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    Dissolved organic carbon (DOC) concentrations in the deep Black Sea are ~2.5 times higher than found in the globalocean. The two major external sources of DOC are rivers and the Sea of Marmara, a transit point for waters from theMediterranean Sea. In addition, expansive phytoplankton blooms contribute autochthonous carbon to the BlackSea's ~800 Tg C DOC reservoir. Here, a basin-wide zonal section of DOC is explored using data from the 2013Dutch GEOTRACES GA04-N, cruise 64PE373. DOC distributions are interpreted with respect to well-described hydrographicand biogeochemical layers of the Black Sea. Observed DOC concentrations were N180 µmol kg-1 at thesurface, decreasing to ~125 µmol kg-1 at the base of the oxic layer and reaching a minimumof ~113 µmol kg-1 inthe upper anoxic layer between ~150 and 500 m. At greater depths the concentrations increased;maximum anoxiclayer concentrations of 122 µmol kg-1 were found in the homogeneous benthic bottomlayer (N1775 m). Concentrationsare then predicted based on conservationwith respect to salinity using linear end-membermixingmodels,and predictions are comparedwith observations to estimate net removal (i.e., deficits) and accumulation (i.e., surpluses).Amaximumsurplus of ~10 µmol kg-1 was identified at the surface, likely due to local primary production.DOC exported to depthwas non-conservative: up to ~34-41 µmol kg-1was removed from the basin's oxic layer inb5 years, and an additional 13±5 µmol kg-1 was removed fromthe anoxic layer during its ~300 to 600-year residencetime, given steady state. These deficits represent a removal of ~19% in the oxic water and a further removalof ~10% under anoxia, for a net removal of 48 µmol kg-1 (or ~29%) of allochthonous DOC,with respect to predictedconcentrations.We find no evidence for DOC accumulation (i.e., net production) in the anoxic Black Sea, and suggestthat concentrations are elevated relative to the ocean due to input of terrigenous DOC fromrivers;we estimatethat N50% of DOC in the deep Black Sea is terrigenous. The Black Sea's relatively elevated DOC pool may be analogousto a hypothesized anoxic Eocene ocean's elevated reservoir only if the Eocene ocean received a substantialamount of terrigenous DOC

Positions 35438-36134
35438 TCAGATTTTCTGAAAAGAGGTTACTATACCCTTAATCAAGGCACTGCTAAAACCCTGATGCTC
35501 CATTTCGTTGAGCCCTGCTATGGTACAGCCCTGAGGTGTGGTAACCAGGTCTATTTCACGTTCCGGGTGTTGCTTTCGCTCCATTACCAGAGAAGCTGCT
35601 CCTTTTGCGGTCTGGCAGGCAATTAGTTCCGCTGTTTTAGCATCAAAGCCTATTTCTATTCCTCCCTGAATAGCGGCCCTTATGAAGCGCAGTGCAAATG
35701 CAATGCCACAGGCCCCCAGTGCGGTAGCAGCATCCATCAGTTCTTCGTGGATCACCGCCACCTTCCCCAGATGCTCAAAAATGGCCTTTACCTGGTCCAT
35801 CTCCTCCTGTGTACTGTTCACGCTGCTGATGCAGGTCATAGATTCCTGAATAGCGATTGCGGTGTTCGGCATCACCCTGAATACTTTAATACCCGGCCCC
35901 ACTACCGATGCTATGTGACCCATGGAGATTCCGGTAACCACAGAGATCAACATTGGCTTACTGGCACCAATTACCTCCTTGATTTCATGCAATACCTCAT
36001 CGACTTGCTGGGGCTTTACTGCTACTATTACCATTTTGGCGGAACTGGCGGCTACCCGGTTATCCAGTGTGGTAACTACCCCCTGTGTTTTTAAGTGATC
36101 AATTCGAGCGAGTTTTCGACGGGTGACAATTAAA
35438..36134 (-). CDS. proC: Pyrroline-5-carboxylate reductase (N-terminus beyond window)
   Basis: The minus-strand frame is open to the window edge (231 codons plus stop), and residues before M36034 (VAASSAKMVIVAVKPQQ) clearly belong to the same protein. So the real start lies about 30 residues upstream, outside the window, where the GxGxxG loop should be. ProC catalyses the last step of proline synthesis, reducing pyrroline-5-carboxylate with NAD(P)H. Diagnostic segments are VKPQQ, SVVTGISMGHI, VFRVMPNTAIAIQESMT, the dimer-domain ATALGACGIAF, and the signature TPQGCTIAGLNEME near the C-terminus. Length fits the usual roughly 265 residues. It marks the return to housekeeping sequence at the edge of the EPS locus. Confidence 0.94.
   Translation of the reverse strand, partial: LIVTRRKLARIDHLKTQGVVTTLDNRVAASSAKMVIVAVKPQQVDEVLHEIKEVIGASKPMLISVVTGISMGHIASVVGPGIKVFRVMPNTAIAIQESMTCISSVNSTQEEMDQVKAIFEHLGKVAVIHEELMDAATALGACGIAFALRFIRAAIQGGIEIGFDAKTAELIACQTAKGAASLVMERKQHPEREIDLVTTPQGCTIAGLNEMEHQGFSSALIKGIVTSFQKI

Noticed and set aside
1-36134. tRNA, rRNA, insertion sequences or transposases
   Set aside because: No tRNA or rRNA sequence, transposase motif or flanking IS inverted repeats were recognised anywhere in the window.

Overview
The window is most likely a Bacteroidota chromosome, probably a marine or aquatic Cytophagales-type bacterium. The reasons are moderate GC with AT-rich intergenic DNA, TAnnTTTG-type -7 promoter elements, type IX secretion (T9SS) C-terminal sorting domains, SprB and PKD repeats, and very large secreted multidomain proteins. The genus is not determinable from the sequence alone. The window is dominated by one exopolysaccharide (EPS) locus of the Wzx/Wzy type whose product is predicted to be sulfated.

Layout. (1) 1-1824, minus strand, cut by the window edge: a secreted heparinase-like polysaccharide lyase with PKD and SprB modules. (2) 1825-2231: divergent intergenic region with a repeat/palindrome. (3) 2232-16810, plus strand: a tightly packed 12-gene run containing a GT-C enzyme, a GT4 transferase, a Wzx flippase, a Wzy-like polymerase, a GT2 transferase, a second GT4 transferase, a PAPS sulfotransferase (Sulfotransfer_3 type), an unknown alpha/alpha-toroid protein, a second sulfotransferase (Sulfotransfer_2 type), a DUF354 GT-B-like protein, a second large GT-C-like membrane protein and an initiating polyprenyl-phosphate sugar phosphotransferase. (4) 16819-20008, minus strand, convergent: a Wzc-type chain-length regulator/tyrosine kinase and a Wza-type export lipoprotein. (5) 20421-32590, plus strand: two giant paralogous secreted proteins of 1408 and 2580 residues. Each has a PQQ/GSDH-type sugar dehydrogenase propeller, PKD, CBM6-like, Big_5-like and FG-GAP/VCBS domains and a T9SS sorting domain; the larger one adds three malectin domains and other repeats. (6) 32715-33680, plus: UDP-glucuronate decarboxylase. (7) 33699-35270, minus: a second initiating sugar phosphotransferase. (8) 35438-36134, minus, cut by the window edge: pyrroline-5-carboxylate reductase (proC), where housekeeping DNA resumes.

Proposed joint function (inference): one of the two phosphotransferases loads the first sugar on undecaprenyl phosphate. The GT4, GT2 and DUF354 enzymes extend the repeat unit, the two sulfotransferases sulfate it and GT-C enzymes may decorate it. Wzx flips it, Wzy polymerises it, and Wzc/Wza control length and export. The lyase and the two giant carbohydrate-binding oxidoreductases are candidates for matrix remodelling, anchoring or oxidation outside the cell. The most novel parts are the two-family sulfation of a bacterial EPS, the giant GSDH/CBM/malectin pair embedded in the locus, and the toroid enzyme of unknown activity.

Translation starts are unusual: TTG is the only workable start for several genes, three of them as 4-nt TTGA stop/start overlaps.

Embedding problems: Geometric and topological aspects

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    Siderite formation and evolution of sedimentary iron ore deposition in the Earth’s history